“Our forecasts imply that debt/GDP will rise to over 170 percent of GDP by 2022, the main driver of this being an ever-increasing debt servicing burden,” it added. Goldman Sachs noted that commercial banks’ liquid assets, estimated at $10.3 billion, can only finance the external funding gap for less than two years.
“The extent to which this liquidity can cover the external funding gap is a subjective assessment: In principle, one could take a restrictive view and assume that only highly liquid assets should be considered. In this case, the $10.3 billion in liquid assets would cover less than two years of our projected net external funding gap. In reality, however, banks have been accessing FX liquidity from a variety of sources.
“We calculate that in the first nine months of this year, for example, banks have liquidated around $500 million of Lebanese Eurobonds, reduced FX lending by $1.2 billion, and drawn down overseas deposits by $1 billion, to raise a grand total of $2.7 billion,” the report said. It added that if deposit growth and remittances do not rise significantly in the next three years, the Central Bank can finance the external funding gap until 2021.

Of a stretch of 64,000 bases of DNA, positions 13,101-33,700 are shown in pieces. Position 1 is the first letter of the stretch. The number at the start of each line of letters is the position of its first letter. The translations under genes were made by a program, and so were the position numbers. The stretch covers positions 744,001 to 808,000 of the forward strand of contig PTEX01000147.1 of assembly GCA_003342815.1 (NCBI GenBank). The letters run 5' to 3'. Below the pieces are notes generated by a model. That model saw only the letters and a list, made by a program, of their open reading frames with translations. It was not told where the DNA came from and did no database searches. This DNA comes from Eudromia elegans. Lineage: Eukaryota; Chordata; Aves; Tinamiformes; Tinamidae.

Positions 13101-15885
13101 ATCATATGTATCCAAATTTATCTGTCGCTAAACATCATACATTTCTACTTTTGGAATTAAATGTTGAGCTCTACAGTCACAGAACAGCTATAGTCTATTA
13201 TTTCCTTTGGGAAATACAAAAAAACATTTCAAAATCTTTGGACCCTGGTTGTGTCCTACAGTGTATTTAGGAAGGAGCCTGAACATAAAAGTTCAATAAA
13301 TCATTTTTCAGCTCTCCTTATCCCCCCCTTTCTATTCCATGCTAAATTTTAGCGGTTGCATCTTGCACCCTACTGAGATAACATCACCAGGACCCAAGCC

“In our opinion this is a realistic estimate of how long the BDL can continue to finance the external funding gap via its operations assuming no pickup in deposit inflows,” Goldman Sachs said.